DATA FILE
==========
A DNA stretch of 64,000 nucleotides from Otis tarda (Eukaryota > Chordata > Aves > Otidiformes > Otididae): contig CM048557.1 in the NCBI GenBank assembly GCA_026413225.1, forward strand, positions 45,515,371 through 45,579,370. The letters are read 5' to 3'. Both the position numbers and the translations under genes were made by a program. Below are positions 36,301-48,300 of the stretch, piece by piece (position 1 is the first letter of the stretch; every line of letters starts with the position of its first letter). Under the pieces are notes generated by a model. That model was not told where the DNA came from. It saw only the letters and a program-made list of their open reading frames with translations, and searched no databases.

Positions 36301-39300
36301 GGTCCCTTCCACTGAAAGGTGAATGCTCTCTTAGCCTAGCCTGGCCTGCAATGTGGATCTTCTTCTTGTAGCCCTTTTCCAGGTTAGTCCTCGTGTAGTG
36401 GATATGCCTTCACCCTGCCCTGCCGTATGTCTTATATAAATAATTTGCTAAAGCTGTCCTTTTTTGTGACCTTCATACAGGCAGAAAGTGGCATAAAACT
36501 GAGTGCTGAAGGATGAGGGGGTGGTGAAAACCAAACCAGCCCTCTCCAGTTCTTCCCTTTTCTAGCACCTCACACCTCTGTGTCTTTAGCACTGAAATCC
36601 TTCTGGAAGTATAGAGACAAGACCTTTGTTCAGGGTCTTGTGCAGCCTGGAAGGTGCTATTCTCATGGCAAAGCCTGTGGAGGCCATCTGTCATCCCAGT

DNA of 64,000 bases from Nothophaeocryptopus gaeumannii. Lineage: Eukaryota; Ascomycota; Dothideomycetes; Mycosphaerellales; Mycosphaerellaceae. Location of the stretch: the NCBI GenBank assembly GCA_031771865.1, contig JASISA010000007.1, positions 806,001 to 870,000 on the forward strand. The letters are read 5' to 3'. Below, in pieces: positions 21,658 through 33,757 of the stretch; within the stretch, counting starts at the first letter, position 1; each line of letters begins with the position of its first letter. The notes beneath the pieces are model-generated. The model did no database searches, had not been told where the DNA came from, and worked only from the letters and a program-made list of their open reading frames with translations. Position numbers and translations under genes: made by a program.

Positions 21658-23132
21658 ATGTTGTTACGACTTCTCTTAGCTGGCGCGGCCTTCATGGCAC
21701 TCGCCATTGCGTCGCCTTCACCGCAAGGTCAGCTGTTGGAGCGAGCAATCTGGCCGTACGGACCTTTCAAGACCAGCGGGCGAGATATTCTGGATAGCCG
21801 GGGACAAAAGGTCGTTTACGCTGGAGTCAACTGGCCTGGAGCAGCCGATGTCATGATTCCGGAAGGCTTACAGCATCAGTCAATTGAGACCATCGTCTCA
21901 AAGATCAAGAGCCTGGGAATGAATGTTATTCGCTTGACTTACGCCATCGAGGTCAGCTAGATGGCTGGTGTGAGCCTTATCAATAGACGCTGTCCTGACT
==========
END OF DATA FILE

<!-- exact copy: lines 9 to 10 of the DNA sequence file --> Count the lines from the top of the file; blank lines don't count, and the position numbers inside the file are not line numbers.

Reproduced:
21658 ATGTTGTTACGACTTCTCTTAGCTGGCGCGGCCTTCATGGCAC
21701 TCGCCATTGCGTCGCCTTCACCGCAAGGTCAGCTGTTGGAGCGAGCAATCTGGCCGTACGGACCTTTCAAGACCAGCGGGCGAGATATTCTGGATAGCCG